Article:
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Caste, Kinship and Sex Ratios in India

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  • Tanika Chakraborty
  • Sukkoo Kim
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    Abstract

    This paper explores the relationship between kinship institutions and sex ratios in India at the turn of the twentieth century. Since kinship rules varied by caste, language, religion and region, we construct sex-ratios by these categories at the district-level using data from the 1901 Census of India for Punjab (North), Bengal (East) and Madras (South). We find that the female to male sex ratio varied inversely by caste-rank, rose as one moved from the North to the East and then to the South, was lower for Hindus than Muslims, and was lower for the northern Indo-Aryan rather than the southern Dravidian speaking peoples. We also find that the female deficit was greater in wheat growing regions and in areas with higher rainfall and alluvial soil. We argue that these systematic patterns in the data are largely explained by variations in the institution of family, kinship and inheritance.

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    Bibliographic Info

    Paper provided by National Bureau of Economic Research, Inc in its series NBER Working Papers with number 13828.

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    Date of creation: Mar 2008
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    Handle: RePEc:nbr:nberwo:13828

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    1. Duncan Thomas, 1990. "Intra-Household Resource Allocation: An Inferential Approach," Journal of Human Resources, University of Wisconsin Press, vol. 25(4), pages 635-664.
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    8. Lundberg, S. & Pollak, R.A., 1991. "Separate Spheres Bargaining and the Marriage Market," Working Papers 91-08, University of Washington, Department of Economics.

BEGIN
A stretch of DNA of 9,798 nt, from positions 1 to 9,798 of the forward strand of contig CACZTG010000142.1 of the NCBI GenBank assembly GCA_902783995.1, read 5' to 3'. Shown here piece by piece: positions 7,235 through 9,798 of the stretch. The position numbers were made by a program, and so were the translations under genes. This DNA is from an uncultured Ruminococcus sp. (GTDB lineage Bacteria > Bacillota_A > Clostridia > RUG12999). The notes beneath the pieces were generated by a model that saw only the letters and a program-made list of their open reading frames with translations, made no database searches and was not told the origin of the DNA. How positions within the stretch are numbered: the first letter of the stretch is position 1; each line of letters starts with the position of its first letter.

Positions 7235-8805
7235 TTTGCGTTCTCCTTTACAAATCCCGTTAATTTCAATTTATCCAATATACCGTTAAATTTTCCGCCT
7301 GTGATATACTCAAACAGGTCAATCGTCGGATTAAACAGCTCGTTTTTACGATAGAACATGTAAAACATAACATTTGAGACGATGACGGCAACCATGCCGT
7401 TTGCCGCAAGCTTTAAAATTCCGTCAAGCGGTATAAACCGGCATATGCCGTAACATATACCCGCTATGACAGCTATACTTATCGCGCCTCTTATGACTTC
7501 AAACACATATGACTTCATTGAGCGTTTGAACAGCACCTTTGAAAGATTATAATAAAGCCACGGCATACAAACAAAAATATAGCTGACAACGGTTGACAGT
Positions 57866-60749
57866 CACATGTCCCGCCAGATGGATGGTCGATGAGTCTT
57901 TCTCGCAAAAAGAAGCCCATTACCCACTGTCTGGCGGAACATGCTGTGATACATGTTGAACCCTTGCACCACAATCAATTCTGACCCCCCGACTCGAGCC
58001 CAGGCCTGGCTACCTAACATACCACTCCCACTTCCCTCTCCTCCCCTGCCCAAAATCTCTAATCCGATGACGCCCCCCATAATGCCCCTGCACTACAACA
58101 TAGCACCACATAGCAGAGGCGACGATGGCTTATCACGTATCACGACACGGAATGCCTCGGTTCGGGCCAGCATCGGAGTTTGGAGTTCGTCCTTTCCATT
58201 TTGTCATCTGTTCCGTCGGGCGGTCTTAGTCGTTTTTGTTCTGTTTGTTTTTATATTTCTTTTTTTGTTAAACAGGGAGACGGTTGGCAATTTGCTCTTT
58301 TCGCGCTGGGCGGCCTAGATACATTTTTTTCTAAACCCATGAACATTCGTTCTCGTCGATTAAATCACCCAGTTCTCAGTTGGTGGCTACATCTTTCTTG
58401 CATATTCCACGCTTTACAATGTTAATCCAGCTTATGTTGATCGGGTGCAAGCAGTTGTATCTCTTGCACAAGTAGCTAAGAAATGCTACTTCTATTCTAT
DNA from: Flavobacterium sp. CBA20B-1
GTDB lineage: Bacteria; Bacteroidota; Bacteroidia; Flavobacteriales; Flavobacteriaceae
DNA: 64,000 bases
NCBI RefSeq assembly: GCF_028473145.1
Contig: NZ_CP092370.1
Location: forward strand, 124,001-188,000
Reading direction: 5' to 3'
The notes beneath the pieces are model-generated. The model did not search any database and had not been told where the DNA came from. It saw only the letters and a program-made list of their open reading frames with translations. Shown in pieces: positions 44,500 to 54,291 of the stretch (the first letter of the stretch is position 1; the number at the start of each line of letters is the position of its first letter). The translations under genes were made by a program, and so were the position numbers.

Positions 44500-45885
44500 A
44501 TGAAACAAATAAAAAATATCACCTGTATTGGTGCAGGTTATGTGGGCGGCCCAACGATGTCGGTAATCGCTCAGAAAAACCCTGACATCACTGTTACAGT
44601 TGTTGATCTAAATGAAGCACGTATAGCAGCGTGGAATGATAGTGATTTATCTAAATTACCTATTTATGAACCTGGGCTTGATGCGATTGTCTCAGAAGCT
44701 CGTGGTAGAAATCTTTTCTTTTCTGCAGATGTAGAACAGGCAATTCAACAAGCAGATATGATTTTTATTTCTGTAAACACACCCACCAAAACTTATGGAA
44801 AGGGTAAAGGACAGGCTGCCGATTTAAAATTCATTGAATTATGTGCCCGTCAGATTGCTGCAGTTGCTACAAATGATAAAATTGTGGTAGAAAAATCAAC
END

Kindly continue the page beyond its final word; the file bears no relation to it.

9. Hoddinott, John & Haddad, Lawrence, 1995. "Does Female Income Share Influence Household Expenditures? Evidence from Cote d'Ivoire," Oxford Bulletin of Economics and Statistics, Department of Economics, University of Oxford, vol. 57(1), pages 77-96, February.
    10. Lena Edlund, 1999. "Son Preference, Sex Rations, and Marriage Patterns," Journal of Political Economy, University of Chicago Press, vol. 107(6), pages 1275-1304, December.
    11. Shilpi Kapur & Sukkoo Kim, 2006. "British Colonial Institutions and Economic Development in India," NBER Working Papers 12613, National Bureau of Economic Research, Inc.
    12. Lundberg, S.J. & Pollak, R.A. & Wales, T.J., 1994. "Do Husbands and Wives Pool Their Resources? Evidence from U.K. Child Benefit," Discussion Papers in Economics at the University of Washington 94-6, Department of Economics at the University of Washington.
    13. Qian, Nancy, 2006. "Missing Women and the Price of Tea in China: The Effect of Sex-Specific Earnings on Sex Imbalance," CEPR Discussion Papers 5986, C.E.P.R. Discussion Papers.
    14. Douglass C North & John Joseph Wallis & Barry R. Weingast, 2006. "A Conceptual Framework for Interpreting Recorded Human History," NBER Working Papers 12795, National Bureau of Economic Research, Inc.
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